Liccardo’s proposal would offer law enforcement agents an alternative to placing criminal charges on users while also keeping communities safe.
However, dissenters of the proposal believe that assigning responsibility to law enforcement is the very problem with this proposal. Silicon Valley Debug, a criminal justice organization based in San Jose, has been advocating to halt this proposal from moving forward.
Rosie Chavez, a Silicon Valley Debug representative, said:
Having the police involved in that proposal was my big concern. More money should be spent on programs, not detaining people.”
Chavez also argues that detaining people so that they undergo detoxification would force individuals who are not ready for sobriety down a path to recovery without the resources they would need for support in the long term.
Policy makers are thus left to decide whether to prioritize protecting communities from crimes committed by meth users or ensuring users are receiving mental health and social support when they decide they need it. To do both would require a strong partnership between the city’s health and public safety departments.
Currently, the Mission Sobering Center, located just around the corner from the Main County Jail in San Jose, exists as a partial alternative to booking users who commit misdemeanors. The Sobering Center allows individuals to receive medical care while undergoing detoxification, but their stays may not exceed 24 hours.
According to Bruce Copley, the director of Santa Clara County Department of Alcohol and Drug Services, most of the individuals that the center sees are brought in by law enforcement agents. Police are given the choice to either book an individual who has committed a non-violent crime or bring the individual to the Sobering Center, where users can detoxify.
Usually, law enforcement agents prefer to use the Sobering Center, and it is very rare that users choose not to stay, Copley said. Each day, the center sees about three to five users brought in by police officers.
Unlike the detention facility being proposed by Liccardo, individuals are brought to the Sobering Center voluntarily. In fact, the plan to detain individuals committing crimes for the purpose of detoxification may not be legal unless it is court ordered, in which case it would be no different from facing jail time.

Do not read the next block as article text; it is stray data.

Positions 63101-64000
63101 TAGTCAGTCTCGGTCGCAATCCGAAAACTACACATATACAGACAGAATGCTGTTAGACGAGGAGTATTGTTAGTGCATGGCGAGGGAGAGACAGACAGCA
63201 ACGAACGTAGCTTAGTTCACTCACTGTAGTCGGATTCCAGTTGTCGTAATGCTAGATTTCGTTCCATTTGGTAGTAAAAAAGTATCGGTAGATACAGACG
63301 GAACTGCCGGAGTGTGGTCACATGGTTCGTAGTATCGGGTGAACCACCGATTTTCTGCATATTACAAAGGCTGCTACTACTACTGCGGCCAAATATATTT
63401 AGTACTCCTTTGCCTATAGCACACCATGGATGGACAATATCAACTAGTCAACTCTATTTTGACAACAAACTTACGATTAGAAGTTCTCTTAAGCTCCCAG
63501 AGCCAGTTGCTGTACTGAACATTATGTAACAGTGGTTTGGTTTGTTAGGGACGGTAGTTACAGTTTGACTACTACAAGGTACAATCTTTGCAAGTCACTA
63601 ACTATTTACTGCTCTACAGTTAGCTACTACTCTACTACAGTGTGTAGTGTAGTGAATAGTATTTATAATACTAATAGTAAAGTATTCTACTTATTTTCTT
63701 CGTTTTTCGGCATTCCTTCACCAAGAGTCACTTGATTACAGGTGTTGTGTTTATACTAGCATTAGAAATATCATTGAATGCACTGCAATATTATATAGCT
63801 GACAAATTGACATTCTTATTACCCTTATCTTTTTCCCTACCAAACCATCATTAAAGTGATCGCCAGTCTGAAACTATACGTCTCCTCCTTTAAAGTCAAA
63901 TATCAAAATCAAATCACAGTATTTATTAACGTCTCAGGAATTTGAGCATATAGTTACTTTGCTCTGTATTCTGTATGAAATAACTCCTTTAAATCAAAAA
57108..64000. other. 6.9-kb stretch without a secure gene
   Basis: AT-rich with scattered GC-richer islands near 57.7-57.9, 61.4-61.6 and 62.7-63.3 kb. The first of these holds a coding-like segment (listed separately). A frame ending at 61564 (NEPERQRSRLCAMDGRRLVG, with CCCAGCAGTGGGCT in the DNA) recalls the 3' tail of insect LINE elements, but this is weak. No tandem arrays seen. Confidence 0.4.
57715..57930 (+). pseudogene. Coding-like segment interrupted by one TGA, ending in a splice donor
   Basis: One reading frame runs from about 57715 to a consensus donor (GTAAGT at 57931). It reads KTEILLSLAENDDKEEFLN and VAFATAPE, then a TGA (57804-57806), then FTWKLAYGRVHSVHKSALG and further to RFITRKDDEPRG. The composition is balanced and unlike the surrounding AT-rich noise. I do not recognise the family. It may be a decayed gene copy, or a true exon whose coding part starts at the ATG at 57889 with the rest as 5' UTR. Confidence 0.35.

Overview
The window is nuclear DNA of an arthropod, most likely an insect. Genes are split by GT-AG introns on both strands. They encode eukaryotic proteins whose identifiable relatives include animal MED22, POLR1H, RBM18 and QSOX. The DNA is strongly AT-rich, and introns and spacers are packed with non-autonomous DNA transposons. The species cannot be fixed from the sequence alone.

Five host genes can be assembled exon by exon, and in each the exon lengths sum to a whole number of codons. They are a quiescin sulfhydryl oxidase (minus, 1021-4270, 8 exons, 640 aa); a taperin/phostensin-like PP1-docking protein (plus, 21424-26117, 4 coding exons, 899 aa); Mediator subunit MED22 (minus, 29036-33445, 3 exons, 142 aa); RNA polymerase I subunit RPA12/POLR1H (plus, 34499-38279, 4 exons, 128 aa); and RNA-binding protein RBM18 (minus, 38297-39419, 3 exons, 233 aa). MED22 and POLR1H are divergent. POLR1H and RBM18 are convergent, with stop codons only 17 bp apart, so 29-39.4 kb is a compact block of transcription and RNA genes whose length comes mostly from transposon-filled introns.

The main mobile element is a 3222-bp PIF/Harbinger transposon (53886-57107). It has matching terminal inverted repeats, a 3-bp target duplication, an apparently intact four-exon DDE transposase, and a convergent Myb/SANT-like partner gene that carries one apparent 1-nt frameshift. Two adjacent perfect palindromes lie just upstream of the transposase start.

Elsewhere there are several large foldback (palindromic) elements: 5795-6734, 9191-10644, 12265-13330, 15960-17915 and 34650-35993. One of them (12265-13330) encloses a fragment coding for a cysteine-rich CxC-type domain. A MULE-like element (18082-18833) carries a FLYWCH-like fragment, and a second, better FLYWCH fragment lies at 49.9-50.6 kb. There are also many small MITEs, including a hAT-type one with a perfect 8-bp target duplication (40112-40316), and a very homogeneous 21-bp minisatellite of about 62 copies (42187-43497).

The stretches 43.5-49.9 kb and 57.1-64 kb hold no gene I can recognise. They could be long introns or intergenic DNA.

Manley, who has met with Liccardo to discuss this proposal, said:
You can’t make a detox center involuntarily. I discussed this with the mayor, the only place you can hold someone involuntarily is a jail or a locked facility.”
Instead, Manley believes that the city should build more voluntary detoxification sites, allowing individuals to stay longer than the 24-hour limit placed by the Mission Street Sobering Center.
While it takes nine to 24 hours to come off the high of meth, it can take far more time for the body to fully metabolize meth. Thus, longer stays would allow individuals to have access to medical resources to safely undergo the initial stages of withdrawal.
For a methamphetamine addict, length of stay at a detoxification facility may vary between one day to one week, depending on factors such as severity of addiction and underlying health status. And according to Copley, there are not enough detoxification centers in San Jose to meet demands, with existing sites having waitlists for placement.
In San Francisco, a program was started earlier this year that similarly follows a total abstinence model. The entirely city-funded program provides housing, therapy, and drug and alcohol counseling to substance users as an alternative to imprisoning them. The program also serves individuals who were formerly incarcerated and is run under the Adult Probation Department.
The San Francisco-based program may serve as one solution for San Jose’s struggle to combat crime and meth use.
Right now, the vote to approve funding allocation of the city’s ARPA budget has been deferred to Jan. 15. Until then, much of this proposal for a detox detention facility remains up in the air.
This story was originally published by Peninsula Press, a project of Stanford Journalism Program. Additional reporting by Melissa Newcomb, Kavish Harjai, and Christopher Giles.